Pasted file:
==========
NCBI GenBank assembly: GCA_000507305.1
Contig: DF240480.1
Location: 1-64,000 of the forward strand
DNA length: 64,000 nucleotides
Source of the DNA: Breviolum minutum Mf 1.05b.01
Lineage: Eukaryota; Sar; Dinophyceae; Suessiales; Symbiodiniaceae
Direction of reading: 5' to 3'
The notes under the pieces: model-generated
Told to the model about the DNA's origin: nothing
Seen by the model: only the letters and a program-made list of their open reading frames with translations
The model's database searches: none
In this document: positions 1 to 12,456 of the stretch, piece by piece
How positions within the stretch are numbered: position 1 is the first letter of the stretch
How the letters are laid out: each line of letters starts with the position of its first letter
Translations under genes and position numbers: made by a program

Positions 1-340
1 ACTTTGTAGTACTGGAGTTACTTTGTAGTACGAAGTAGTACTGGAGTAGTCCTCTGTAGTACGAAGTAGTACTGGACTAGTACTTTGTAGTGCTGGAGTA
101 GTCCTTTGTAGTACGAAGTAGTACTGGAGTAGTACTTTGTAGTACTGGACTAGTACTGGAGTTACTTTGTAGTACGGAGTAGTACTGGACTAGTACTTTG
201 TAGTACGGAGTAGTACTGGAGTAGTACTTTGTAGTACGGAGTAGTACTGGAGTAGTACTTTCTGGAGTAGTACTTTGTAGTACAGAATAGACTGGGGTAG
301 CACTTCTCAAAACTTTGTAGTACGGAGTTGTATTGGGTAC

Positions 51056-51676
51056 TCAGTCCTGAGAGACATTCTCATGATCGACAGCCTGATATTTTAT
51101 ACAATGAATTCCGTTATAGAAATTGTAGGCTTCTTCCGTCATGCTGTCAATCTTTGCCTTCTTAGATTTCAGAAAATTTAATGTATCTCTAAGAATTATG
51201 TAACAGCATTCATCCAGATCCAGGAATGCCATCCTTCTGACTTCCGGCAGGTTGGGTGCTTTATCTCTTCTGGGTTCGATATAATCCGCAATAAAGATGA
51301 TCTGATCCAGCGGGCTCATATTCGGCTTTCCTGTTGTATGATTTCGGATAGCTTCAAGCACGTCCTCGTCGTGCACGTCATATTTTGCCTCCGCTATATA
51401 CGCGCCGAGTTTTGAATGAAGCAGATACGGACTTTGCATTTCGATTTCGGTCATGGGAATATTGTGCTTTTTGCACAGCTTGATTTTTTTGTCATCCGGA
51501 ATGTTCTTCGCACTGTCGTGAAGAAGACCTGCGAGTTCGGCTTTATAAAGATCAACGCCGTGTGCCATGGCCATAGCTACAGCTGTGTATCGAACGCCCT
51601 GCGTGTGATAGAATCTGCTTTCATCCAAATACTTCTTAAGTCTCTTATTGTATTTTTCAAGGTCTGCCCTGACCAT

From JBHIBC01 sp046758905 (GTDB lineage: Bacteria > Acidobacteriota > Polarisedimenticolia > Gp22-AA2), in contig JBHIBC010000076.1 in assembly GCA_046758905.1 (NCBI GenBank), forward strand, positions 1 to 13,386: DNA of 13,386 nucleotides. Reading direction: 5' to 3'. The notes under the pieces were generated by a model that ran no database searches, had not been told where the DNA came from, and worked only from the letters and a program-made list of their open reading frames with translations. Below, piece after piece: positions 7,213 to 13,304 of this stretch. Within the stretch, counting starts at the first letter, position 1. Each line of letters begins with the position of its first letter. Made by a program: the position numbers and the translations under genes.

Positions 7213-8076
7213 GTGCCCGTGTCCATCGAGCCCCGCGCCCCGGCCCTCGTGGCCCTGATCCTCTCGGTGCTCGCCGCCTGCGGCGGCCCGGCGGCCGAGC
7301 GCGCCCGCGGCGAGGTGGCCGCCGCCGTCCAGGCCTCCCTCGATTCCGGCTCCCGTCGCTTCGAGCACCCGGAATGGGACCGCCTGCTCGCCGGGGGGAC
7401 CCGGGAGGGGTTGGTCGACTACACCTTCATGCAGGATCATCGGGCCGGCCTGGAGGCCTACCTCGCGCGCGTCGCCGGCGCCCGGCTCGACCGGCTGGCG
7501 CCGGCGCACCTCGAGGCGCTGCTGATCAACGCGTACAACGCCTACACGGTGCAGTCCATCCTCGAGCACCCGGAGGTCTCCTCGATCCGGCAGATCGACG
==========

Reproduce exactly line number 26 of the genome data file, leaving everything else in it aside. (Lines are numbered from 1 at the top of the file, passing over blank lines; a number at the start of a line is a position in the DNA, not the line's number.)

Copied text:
51401 CGCGCCGAGTTTTGAATGAAGCAGATACGGACTTTGCATTTCGATTTCGGTCATGGGAATATTGTGCTTTTTGCACAGCTTGATTTTTTTGTCATCCGGA